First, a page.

Includes bibliographical references (p. 191-195) and index.
1. E-Assessments-- 2. Computerised assessment-- 3. Assistive Hardware-- 4. E-learning-- 5. E-learning software-- 6. Assessment of Learning-- 7. Multilingualism, language learning and ICT-- 8. Increasing awareness-- 9. Conclusions.
(source: Nielsen Book Data)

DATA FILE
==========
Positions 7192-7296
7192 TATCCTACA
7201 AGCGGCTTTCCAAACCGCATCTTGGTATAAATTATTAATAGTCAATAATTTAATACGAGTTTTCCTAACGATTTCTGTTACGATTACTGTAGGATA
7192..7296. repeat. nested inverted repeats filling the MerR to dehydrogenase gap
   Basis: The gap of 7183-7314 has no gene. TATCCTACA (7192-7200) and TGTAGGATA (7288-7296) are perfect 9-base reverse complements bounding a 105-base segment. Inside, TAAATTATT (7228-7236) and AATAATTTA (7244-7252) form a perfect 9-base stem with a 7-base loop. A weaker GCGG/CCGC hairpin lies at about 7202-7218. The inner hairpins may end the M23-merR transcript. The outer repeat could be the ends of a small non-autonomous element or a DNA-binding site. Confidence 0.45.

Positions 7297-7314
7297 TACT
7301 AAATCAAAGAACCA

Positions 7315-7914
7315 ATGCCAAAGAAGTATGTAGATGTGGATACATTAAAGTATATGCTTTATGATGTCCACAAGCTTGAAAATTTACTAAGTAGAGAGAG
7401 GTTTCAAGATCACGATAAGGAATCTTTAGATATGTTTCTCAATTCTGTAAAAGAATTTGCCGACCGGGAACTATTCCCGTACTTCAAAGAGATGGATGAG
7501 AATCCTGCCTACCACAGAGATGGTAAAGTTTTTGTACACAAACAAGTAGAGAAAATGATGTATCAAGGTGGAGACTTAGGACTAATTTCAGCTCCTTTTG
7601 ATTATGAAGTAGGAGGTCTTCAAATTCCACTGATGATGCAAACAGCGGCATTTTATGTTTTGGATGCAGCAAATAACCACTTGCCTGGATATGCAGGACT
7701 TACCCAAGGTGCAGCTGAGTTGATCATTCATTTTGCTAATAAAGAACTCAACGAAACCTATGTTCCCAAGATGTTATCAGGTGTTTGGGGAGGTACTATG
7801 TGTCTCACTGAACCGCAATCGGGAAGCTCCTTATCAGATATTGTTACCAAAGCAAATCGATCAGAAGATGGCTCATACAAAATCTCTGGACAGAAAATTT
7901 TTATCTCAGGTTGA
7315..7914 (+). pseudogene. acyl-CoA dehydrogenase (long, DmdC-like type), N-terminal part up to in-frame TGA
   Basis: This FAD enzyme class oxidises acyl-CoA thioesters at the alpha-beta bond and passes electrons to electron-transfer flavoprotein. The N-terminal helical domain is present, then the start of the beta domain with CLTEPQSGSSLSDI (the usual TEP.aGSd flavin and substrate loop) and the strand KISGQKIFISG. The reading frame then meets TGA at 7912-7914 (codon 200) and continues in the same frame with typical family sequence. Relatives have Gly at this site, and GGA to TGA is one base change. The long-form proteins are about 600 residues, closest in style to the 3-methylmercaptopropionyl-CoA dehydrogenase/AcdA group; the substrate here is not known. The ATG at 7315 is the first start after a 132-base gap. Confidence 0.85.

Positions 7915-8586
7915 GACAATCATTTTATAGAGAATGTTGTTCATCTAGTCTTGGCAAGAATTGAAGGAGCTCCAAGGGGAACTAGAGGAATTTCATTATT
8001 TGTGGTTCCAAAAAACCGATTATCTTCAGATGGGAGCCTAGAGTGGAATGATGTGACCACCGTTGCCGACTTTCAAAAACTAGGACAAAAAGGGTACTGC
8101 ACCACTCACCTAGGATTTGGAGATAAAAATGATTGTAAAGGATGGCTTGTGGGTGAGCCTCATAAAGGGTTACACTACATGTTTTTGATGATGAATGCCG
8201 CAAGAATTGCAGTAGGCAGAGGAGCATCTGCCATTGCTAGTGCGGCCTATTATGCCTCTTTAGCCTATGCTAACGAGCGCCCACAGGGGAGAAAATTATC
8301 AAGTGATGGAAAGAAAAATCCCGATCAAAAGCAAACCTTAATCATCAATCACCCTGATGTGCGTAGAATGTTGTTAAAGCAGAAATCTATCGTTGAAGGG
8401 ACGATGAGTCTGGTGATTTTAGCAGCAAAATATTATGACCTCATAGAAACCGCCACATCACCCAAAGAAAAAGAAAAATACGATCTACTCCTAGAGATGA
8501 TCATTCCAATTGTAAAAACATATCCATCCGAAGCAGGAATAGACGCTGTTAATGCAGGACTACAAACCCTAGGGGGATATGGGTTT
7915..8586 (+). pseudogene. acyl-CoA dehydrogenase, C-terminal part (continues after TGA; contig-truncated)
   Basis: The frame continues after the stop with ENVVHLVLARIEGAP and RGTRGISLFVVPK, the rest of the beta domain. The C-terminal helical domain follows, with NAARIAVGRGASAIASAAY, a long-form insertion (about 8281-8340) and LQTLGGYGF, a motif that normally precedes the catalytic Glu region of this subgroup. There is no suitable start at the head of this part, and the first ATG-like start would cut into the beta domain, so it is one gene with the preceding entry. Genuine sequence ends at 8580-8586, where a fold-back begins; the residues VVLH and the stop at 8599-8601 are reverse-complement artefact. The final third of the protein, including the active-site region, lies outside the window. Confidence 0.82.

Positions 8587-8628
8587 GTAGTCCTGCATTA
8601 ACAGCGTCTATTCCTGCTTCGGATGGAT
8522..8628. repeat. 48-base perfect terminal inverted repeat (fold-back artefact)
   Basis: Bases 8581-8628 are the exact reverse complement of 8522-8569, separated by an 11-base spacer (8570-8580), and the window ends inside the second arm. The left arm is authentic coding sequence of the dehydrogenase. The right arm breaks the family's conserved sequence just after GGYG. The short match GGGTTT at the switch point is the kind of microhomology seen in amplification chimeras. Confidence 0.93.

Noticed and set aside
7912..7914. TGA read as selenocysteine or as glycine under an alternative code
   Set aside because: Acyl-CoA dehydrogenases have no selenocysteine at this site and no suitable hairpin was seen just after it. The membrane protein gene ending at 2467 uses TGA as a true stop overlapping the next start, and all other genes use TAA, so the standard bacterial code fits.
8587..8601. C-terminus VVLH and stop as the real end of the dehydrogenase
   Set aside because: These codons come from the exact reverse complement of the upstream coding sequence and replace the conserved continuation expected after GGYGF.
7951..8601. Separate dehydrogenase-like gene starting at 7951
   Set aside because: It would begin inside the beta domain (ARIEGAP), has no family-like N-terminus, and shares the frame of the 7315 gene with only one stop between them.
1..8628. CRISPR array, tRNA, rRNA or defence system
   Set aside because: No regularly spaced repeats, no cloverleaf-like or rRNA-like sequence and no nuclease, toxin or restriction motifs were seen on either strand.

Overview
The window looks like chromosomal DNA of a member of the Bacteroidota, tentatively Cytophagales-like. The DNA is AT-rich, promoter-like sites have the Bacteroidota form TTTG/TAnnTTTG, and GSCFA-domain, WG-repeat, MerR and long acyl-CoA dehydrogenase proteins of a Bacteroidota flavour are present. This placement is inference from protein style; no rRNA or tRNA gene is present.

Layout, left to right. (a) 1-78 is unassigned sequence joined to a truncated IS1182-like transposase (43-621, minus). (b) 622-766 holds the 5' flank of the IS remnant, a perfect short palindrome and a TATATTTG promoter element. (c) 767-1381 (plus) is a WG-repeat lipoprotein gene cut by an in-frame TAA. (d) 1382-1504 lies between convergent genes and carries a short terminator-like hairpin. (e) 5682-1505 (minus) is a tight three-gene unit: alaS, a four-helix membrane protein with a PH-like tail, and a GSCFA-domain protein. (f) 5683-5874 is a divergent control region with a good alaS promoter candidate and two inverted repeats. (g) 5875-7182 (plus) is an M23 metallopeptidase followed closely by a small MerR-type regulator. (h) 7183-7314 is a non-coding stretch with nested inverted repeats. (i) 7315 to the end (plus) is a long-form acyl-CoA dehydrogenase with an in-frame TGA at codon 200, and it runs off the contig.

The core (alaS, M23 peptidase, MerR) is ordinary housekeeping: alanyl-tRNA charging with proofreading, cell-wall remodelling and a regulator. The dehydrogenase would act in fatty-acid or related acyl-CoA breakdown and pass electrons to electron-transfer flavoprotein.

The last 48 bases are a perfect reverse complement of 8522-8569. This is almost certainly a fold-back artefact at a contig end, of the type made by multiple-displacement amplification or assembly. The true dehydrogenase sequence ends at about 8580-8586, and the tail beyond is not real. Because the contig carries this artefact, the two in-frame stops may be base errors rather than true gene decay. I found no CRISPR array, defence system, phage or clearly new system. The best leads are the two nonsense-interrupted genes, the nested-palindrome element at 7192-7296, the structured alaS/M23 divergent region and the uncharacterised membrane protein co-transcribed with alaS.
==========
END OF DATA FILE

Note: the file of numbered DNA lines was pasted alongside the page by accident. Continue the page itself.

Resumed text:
Ian Smythe highlights state of the art technology for those teachers with responsibility for supporting and enabling dyslexic students. Dyslexia is a complex condition, and every dyslexic needs a different solution. Technology is not that solution, but a part of the process to minimise the impact of dyslexia on individuals so that they can demonstrate their potential in school or at work, and to assist with the difficulties they face in everyday situations. The advent of the personal computer was enabling for many, allowing presentation of material that highlighted abilities rather than disabilities. Today, laptops have become lifesavers for some, but for others they are disabling. While other students shine by using the technology, some dyslexics get lost in a sea of assistive technology and well intended, but misguided support. This book takes the reader back to basics, from understanding the needs of the dyslexic individual to getting the most from available technology. It does this by providing frameworks from theoretical perspectives and following this through to practical implementation, including reviews of the most common types of software. There is plenty of practical advice on how to support dyslexic individuals using technology, including how to get the most out of what is available. It highlights state of the art, and what more still needs to be done to make the technology truly enabling for all dyslexics. (source: Nielsen Book Data)